Skin Infections in Premature Infants

When a baby is born not everything is all fully developed and will still take some time to reach levels that are resilient. This is true of the skin, especially in babies that are prematurely born.

A study out of Italy went to dig into what happens to the skin at and around the time of birth.

They said, in the late neonatal period, about 50% of all deaths are related to sepsis or other severe infections, and the incompetent epidermal barrier can be considered a major predisposing factor for neonatal sepsis development.

There is a decrease in skin permeability with age, and infants of 37 weeks gestational age show no drug transcutaneous absorption and a good skin barrier function.

According to the researchers, at birth, the skin surface is rougher and dryer compared with older children. During the first 30 days of life, skin smoothing is correlated to an increase in skin hydration.  Infant skin has a higher rate of water absorption and desorption compared with adults.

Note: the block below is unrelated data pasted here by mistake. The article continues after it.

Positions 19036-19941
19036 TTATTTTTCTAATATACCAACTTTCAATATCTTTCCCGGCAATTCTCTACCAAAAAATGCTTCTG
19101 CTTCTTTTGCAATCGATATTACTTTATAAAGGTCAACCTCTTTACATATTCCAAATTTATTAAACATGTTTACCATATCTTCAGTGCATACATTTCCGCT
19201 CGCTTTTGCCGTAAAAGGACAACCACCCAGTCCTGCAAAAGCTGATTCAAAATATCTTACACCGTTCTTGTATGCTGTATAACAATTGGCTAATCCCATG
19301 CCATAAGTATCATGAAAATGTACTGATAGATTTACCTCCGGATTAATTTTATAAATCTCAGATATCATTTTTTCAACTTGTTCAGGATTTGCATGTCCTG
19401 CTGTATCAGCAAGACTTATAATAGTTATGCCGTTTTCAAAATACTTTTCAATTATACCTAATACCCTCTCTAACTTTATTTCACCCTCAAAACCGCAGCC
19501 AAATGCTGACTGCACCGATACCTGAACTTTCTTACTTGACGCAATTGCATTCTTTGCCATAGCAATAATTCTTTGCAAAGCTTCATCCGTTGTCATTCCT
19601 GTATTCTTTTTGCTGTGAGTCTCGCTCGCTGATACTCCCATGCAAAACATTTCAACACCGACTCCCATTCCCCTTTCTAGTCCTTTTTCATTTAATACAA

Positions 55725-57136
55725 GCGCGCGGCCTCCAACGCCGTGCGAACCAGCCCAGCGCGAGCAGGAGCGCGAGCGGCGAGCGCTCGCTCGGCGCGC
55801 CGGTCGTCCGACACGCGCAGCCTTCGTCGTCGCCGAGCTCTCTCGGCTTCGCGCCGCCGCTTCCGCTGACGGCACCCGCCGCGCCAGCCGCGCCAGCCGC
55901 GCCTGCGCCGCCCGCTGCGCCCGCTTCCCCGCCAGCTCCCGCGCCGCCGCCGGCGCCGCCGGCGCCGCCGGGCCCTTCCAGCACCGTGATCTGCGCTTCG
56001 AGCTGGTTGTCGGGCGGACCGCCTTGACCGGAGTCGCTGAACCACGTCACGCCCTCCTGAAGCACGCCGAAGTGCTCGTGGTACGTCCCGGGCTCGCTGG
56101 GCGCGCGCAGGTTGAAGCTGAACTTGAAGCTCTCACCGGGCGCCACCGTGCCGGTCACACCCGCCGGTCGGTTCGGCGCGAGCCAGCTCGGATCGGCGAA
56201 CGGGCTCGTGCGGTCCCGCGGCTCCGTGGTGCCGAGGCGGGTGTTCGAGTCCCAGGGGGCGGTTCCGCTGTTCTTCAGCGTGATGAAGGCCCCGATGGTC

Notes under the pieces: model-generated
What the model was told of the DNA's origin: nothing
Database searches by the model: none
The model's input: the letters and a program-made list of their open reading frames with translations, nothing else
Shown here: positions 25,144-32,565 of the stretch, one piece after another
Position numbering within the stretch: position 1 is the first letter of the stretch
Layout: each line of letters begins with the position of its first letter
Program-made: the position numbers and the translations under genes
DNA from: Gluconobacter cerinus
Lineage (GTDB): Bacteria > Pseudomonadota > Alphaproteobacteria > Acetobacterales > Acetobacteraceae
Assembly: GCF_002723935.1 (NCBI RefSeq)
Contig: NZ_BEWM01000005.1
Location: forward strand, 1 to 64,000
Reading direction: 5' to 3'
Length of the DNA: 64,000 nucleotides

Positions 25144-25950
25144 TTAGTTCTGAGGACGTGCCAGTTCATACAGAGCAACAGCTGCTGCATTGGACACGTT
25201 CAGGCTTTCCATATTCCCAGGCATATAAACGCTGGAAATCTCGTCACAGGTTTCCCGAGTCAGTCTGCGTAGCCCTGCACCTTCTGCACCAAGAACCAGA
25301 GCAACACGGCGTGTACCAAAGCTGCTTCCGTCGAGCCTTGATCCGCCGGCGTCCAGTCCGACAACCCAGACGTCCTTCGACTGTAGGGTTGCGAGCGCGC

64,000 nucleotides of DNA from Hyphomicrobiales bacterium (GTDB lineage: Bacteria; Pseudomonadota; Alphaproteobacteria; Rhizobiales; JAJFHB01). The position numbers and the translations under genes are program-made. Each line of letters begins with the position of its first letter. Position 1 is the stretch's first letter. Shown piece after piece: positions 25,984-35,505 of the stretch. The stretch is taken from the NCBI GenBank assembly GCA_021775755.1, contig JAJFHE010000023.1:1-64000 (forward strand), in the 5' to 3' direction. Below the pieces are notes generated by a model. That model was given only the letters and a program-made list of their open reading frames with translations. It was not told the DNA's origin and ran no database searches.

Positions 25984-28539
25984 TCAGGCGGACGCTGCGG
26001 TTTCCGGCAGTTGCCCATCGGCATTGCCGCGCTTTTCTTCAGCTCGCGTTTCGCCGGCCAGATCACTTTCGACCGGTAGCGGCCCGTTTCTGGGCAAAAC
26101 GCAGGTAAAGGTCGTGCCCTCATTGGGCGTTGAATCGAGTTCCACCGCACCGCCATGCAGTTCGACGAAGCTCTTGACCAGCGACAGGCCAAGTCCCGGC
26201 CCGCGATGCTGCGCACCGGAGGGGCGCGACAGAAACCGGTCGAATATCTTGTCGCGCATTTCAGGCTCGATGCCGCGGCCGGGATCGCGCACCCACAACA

Infant skin pH levels are higher than those of adult skin, which is usually characterized by a pH value between 5 and 5.5.

Neonates less than 28 weeks of gestational age and those that have a low birth weight have an immature epidermal barrier and also lack the protective coating of vernix caseosa; therefore, they have a greater risk of having a lower temperature.

Just like in the rest of the body there is a microbiome in the skin where good bacteria protects the body. Given that infant skin is more hydrated than adult skin, the skin microbiome of newborns resembles the microbiome of moist skin sites in adults.

Newborns have a large surface area in relation to volume and a high thermal conductance with an increased risk of heat loss.

Read the full study for more details.

http://www.ncbi.nlm.nih.gov/pubmed/26487977

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